Before I was afflicted I went astray, but now I keep your word.
You are good and do good; teach me your statutes.
It is good for me that I was afflicted, that I might learn your statutes.
The law of your mouth is better to me than thousands of gold and silver pieces.

–Psalm 119:67-68, 71-72

We do not want to suffer. However, there are things in life which seem to require suffering as the price, and some for which that price is worth paying. Obedience to Jesus is worth suffering to learn. 

I contracted COVID-19 this past week, and as I write this, I am in isolation. It has been an uncomfortable sickness, made more anxious by the looming possibilities of breathing complications. If I knew that those things would not occur, I would be much more relaxed. I have asthma and had a tough respiratory sickness in January. I do not know what will happen—which is an important place to be. I am convinced God teaches us and grows our faith by putting us in places where we do not know the outcome.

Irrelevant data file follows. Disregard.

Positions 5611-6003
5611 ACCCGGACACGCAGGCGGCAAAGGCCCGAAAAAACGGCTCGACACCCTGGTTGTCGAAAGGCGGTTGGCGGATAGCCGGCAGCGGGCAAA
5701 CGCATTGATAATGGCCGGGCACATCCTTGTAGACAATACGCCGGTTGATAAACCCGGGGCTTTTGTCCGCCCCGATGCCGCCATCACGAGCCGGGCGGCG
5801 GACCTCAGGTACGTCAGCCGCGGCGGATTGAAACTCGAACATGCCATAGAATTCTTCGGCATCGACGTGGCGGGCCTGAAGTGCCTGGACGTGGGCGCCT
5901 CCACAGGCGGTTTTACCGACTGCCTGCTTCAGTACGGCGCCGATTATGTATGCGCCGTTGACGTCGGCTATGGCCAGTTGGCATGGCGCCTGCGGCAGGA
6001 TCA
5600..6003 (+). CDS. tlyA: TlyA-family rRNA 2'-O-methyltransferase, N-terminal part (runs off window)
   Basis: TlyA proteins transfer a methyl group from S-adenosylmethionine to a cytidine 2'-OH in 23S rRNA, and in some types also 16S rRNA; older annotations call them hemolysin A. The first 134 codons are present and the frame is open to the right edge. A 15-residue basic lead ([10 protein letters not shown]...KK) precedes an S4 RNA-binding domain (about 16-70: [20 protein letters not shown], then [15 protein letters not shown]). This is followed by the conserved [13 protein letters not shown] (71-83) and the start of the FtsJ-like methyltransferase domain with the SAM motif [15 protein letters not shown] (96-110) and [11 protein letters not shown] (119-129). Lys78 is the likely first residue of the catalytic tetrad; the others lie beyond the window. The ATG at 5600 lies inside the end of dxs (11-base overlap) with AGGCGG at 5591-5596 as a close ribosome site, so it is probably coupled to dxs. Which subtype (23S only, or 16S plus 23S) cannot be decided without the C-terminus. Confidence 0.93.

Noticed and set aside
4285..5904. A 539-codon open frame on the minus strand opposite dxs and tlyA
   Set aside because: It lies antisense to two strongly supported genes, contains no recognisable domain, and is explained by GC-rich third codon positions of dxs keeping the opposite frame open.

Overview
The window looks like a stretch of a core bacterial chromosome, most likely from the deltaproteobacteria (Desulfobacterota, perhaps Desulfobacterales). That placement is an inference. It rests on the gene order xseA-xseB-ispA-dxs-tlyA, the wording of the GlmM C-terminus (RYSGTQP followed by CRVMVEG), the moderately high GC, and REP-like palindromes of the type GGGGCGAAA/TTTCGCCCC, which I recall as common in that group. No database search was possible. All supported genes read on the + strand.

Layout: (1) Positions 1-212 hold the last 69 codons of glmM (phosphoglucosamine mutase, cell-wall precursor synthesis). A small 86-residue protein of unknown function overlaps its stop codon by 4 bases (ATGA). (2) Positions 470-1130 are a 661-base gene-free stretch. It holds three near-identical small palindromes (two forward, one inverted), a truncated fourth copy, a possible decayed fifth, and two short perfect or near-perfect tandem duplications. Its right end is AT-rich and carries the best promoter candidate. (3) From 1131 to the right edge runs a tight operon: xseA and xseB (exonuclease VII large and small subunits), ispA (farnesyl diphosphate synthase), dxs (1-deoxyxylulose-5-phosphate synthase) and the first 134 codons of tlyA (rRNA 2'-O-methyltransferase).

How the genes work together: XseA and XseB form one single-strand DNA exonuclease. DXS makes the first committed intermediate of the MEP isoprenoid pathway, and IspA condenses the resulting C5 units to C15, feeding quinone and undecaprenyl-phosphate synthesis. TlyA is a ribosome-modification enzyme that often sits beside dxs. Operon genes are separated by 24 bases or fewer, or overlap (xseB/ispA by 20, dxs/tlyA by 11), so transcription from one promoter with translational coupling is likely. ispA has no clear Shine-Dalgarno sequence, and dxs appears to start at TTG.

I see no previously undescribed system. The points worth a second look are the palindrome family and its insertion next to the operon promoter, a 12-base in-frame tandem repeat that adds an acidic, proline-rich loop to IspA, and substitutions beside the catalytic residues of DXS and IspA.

The apostle Paul was imprisoned for his faith while he wrote Philippians. He did not know if it would end with his release or execution. Paul told the Philippians, “Yes, and I will rejoice, for I know that through your prayers and the help of the Spirit of Jesus Christ this (his imprisonment) will turn out for my deliverance, that Christ will be exalted in my body whether by life or death” (Philippians 1:19-20). Without knowing the outcome, Paul was able to say with confidence that his imprisonment would turn out for his deliverance and Jesus would be exalted. If he lived, it would be for fruitful work that would honor God. If he died, it would be gain to be with God.

Now in my case, most likely I will make a full recovery. Even the uncertainty I am feeling is a blessing. This taste of suffering, as Psalm 119 says, can have a valuable role in teaching me to obey God. I know many of you have suffered in significant ways this year. I pray the fruit of that hardship is a closer walk with Jesus. 

One day, we must remember, you and I will not recover. It will be the last moment or the last sickness. I want to be ready to die well. One way a pastor’s job can be described is to be the means of helping others die well with hope in Christ. I pray that you are ready. If we know Jesus, to die will be gain.